en Europe au XXe siècle
Cast iron reigned all over in the 19th century but, due in great part to French ferronnier Emile Robert and to the 1900, 1925, 1931 and 1937 international Exhibitions in Paris, wrought iron experienced a very important revival in the first half of the 20th century. Major works using this medium can still be seen in Paris, Bordeaux, Lyon, Reims and Nancy but most of their authors are now forgotten.
This book retraces the careers of about thirty of these artists. Many of them continued using the traditional methods developed in the 12th and 13th centuries while some championed the new and easier oxyacetylene torch, also known as the autogenous welding gun. With the help of roughly a thousand images, the book presents their architectural wrought iron for banks, department stores, ocean liners, post offices, churches and apartment buildings or townhouses. A superb staircase railing with an iris motif by Emile Robert on boulevard de Courcelles echoes the vestibule railings of the Théâtre des Champs-Élysées by Baguès. The hôtel Lalique balconies by Nics frères on the cours Albert Ier remind one of Edgar Brandt’s workshop cum townhouse on boulevard Murat. Adalbert Szabo’s monumental clock on the façade of the newspaper Le Temps announces Raymond Subes’ telescopic street lamps on the four corners of the Carrousel bridge. The book also presents their more delicate work on furniture, luminary in all sizes and shapes, clocks, vases, jewellery and even objects for daily use, like kettles or wine pourers.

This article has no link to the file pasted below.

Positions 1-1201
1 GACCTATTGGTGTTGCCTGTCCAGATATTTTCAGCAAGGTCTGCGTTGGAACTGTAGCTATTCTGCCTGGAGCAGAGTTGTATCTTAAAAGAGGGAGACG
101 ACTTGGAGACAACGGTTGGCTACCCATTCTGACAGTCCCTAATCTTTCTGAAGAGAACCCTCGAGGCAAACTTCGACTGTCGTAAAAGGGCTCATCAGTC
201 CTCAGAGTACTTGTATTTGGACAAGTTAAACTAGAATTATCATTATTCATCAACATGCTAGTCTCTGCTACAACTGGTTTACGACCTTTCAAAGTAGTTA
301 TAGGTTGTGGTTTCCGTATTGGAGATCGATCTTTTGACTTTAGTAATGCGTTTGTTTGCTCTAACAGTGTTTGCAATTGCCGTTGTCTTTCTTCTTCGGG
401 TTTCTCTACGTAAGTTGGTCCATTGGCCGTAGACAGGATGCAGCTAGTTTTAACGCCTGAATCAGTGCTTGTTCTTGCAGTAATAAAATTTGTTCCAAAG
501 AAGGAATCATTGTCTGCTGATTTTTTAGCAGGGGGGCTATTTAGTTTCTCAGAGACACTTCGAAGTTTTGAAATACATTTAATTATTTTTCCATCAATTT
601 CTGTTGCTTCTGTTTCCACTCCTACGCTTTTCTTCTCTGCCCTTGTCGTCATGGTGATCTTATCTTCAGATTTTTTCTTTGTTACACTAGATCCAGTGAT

But wrought iron also had an important development in Europe. Some artists came to study and work with their colleagues in Paris. Other presented works in international Exhibitions and won prizes. A few architects designed the wrought iron elements of their constructions. The book presents in less detail Franz Haguenauer’s metal sculptures in Vienna, Gustave Serrurier-Bovy’s furniture and objects with much wrought iron in Belgium and Eric Ehrström’s doors for the buildings of Gesellius, Lindgren and Saarinen in Helsinki. Josep and Luis Badia i Miarnau’s work for Antoni Gaudí in Barcelona, Alessandro Mazzucotelli in Milan and Giuseppe Michelucci in Florence, Jan Eisenloeffel in the Netherlands, Julia Keilowa in Warsaw, Gyula Jungfer in Budapest are other examples. As well as the designs of architects Jan Kotěra and Josef Gočár in Prague, Fyodor Schechtel in Moscow, Gunnar Asplund in Stockholm and Raimondo d’Aronco in Istanbul.
- 24 x 28 cm
more than 1 000 illustrations
- Hardbound under laminated jacket